So, for whatever reason, you need some bike gear. Maybe you just bought your first motorcycle, or you had a bit of a tumble and you need to replace some bits. It’s easy to get good gear with a fat wallet, but good gear needn’t cost an arm and a leg. Read on:
1) Put a lid on it
Riders are required to wear a helmet in Canada, so this is one piece of gear you need for sure. And since it protects your head, it’s the most important equipment you’ll buy. However, many riders get caught up in the idea that paying less for a helmet means the buyer is stupid – “$50 helmet, $50 head,” and it’s often used to support the idea you need to spend $500 or more on a top of the line skid lid. But carrying that idea through, does that mean a rider who’s spending $500 on a helmet only values their head at $500? Because, that’s still a fool’s bargain.
Fact is, if you’re spending $50 on a half-helmet with a suspicious-looking DOT sticker, you really are making a dumb choice. That helmet won’t even protect you from road debris kicked up from a passing semi, let alone an actual crash.
But there are many affordable helmets which carry high safety ratings at a cost much lower than the premium brands. Brands like Icon and HJC offer great value for your money, and still have pretty flashy graphics, if you’re into that sort of thing. If you’re not sure how safe the helmet is if compared to a higher-priced model, check it out on the UK government’s helmet safety guide here.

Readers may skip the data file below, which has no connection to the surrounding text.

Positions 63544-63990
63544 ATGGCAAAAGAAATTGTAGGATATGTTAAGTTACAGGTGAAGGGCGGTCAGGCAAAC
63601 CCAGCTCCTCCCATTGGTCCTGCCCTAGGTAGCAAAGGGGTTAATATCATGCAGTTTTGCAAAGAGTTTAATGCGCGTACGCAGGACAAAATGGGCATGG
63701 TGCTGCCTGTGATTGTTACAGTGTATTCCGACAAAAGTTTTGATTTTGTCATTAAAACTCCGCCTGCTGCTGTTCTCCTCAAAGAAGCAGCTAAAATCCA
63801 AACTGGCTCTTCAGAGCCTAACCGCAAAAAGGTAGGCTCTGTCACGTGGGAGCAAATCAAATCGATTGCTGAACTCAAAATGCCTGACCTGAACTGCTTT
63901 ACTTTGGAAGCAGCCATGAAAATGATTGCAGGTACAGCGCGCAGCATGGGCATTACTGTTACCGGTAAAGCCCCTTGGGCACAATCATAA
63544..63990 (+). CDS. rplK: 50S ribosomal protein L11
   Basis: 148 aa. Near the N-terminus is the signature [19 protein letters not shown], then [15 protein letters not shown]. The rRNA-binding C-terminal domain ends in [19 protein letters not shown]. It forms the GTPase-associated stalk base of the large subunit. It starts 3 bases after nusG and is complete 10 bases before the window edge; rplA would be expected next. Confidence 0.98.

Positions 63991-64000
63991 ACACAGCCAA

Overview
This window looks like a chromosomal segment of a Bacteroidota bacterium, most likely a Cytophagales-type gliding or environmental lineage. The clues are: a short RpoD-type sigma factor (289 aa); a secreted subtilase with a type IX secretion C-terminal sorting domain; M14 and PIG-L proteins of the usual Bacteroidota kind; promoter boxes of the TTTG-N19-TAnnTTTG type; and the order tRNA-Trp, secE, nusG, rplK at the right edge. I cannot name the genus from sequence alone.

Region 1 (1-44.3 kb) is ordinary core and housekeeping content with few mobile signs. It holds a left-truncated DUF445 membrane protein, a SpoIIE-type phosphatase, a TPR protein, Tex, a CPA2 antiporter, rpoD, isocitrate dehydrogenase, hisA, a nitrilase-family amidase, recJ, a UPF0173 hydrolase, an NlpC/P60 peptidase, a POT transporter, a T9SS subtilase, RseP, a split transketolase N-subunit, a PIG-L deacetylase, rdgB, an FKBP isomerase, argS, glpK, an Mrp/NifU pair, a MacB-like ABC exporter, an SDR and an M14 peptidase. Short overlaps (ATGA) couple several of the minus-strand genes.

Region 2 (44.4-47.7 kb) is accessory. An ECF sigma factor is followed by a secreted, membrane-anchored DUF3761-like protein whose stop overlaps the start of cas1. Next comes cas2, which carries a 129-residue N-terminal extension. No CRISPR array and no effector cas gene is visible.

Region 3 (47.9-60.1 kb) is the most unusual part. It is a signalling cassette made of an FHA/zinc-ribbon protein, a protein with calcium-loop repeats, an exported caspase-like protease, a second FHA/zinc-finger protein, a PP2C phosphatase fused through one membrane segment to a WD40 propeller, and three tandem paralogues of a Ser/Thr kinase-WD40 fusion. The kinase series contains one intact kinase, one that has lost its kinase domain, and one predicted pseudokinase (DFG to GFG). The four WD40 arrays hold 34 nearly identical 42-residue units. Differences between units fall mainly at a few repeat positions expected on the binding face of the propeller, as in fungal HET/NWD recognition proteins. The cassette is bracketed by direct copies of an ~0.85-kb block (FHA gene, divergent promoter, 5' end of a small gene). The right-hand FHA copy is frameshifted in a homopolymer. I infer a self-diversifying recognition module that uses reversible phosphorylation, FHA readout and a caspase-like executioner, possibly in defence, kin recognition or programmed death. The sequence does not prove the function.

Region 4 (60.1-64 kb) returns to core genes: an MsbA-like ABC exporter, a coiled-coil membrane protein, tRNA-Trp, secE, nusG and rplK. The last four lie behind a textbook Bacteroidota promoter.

Realistically, you ought to be able to find something for a couple hundred bucks at your local dealer. Speaking of your local dealer – you should buy a helmet you’ve tried on in person, as an ill-fitting lid could be dangerous in a crash. There’s no harm in a little Internet shopping now and then, but you don’t necessarily know the helmet will fit you when it arrives, and you don’t know if the postal workers threw the helmet around in the mailroom.
Realistically the cost of a cheaper lid will be less comfort, more weight and they can be noisier but don’t assume that $$$$ equals better safety. We’re not taking a side in that dogfight, but you can read some back-and-forth here.
Whatever you do, don’t buy a used helmet – you don’t know how it’s been bounced around. Drop a helmet once, the manufacturers say, and it may not be as good at protecting you in a crash.
2) Give ‘em the boot
Don’t take a chance that regular footwear will protect your feet in a crash – they won’t. Riding boots need to offer support, abrasion resistance and ankle protection (a foot trapped between a sliding back and the asphalt will get ground away if not protected).
Even work boots offer only minimal protection, and steel-toed boots that protect your digits so well from impacts from the front or top can cut off your toes if the boot gets twisted around the wrong way in a crash.
Buying used is not ideal, since almost everyone’s bike boots stink pretty bad after a bit of use and there are some unpleasant medical complaints than can be passed along in them too (and they’re not something you can just throw in the washing machine either), but if you search the clearance sections of most online retailers, you’ll find the seasonal turnover of styles means you can find a reasonably priced pair without too much trouble.
Good luck trying to find a cheap pair of waterproof boots though; although many claim waterproofness, in our experience, even the big-name manufacturers have a hard time keeping boots watertight for very long.